Speech-to-Text (STT), also known as Automatic Speech Recognition (ASR) transcribes audio and video files, enabling several applications. This tutorial shows how to add subtitles to any video using the Picovoice Leopard Speech-to-Text Python SDK.


Extract Audio

First, extract the audio from your video content. You can accomplish this using a tool such as FFmpeg. Leopard ASR engine supports almost any audio format including FLAC, MP3, MP4, m4a, Ogg, WAV, and WebM.

Install Speech Recognition SDK

Install Leopard STT Python SDK:

Log in to (Sign up for) Picovoice Console. It is free. Grab your AccessKey and initialize Leopard:


Convert Voice to Text

Process the audio file:

Leopard returns the transcription as an str. It also returns a sequence of word-level metadata including timestamps and confidence. For example:

Convert to SRT Format

SRT (SubRip subtitle) is a file format for storing subtitles. The transcript is organized in sections and each section is accompanied by a start and end timecode. Below is a snippet of a given .srt file:

We need to break the transcription into sections. We use two criteria:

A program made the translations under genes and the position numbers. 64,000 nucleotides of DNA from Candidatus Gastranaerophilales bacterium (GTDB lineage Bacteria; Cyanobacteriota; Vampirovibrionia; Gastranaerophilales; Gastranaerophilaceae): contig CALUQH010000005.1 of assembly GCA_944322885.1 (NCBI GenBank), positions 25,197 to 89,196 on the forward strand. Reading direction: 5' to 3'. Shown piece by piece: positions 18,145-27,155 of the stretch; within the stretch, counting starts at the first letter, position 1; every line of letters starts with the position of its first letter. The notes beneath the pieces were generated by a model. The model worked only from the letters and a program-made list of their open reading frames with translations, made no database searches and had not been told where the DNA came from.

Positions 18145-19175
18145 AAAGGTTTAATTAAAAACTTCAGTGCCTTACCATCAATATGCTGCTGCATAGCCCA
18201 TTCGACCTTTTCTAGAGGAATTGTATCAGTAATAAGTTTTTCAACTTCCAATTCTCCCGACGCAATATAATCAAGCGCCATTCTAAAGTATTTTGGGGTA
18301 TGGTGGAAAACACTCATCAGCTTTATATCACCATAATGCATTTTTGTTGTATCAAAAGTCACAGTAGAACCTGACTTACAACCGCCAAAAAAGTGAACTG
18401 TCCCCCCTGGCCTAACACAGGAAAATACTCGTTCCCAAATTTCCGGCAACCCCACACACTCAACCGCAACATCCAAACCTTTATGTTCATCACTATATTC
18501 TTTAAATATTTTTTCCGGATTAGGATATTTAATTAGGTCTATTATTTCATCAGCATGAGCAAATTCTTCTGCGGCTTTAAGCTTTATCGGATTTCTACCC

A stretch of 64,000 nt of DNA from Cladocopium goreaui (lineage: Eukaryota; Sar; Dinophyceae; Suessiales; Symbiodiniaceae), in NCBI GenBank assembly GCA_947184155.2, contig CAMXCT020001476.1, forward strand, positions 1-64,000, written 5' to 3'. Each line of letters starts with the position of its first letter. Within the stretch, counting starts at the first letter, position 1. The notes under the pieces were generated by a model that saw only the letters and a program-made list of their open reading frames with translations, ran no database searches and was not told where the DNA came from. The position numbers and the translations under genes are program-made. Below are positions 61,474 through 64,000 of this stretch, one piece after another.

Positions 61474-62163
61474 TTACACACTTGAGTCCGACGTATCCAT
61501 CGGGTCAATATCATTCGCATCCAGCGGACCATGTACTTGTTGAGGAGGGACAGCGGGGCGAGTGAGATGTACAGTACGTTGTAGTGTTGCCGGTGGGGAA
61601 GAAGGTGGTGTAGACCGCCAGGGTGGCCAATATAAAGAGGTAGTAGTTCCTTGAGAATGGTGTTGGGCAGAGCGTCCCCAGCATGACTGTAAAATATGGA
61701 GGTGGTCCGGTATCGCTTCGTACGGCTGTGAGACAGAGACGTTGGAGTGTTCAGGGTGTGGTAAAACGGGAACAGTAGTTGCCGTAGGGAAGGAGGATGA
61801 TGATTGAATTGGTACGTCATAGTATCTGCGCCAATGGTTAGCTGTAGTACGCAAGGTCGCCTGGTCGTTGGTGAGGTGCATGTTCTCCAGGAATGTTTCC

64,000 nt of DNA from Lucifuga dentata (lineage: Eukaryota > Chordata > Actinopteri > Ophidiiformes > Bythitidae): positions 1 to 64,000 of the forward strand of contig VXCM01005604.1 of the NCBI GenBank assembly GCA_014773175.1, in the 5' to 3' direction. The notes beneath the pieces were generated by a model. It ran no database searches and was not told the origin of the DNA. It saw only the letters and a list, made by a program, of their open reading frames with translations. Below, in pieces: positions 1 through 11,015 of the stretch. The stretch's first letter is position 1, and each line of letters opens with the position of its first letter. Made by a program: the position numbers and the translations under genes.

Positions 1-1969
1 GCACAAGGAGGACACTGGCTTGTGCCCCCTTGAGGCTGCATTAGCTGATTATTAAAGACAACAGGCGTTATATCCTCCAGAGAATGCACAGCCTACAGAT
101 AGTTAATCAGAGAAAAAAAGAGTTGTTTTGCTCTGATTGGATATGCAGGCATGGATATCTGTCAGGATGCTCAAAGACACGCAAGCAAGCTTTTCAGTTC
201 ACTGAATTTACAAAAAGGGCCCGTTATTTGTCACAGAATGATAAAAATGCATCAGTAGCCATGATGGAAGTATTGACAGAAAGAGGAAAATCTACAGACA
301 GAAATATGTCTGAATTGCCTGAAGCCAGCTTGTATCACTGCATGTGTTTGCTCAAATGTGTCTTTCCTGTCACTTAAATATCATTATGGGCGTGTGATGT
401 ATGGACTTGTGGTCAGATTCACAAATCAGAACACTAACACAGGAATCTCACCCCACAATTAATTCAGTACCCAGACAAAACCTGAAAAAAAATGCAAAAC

• If there is a certain duration of silence between two words we consider it an endpoint (i.e. breakpoint). The user is most likely done talking and they or someone else will start a new sentence later.
  • If there is a certain number of words already in the section we should contain it. Otherwise, it makes the screen too crowded.

to_srt method below implements these two logics:

Once we get the content of an SRT file we can simply save it:

YouTube Demo

Let's create subtitles for a YouTube video. First, install PyTube:

Grab the URL for a video you wish to generate captions for (e.g. https://www.youtube.com/watch?v=L1CK9bE3H_s) and download it using PyTube:

Go to the previous section and generate subtitles for it.


Transcription Confidence

No speech recognition technology is 100% accurate. If you want to assure zero errors a manual check is required at the end. But this can take time. Leopard outputs word-level confidence metrics (i.e. a number within 0 and 1). An interesting avenue to explore is highlighting only low-confidence words for manual review to save time.

Custom Vocabulary and Boosting Keywords

Leopard allows adding custom vocabulary and also boosting keywords via Picovoice Console. We can use this capability to increase the accuracy of Leopard for certain jargon (e.g. when transcribing a React tutorial).

If you’re ready to start transcribing your videos, find this demo on GitHub or visit Leopard Speech-to-Text Python SDK Quick Start and start building for free!

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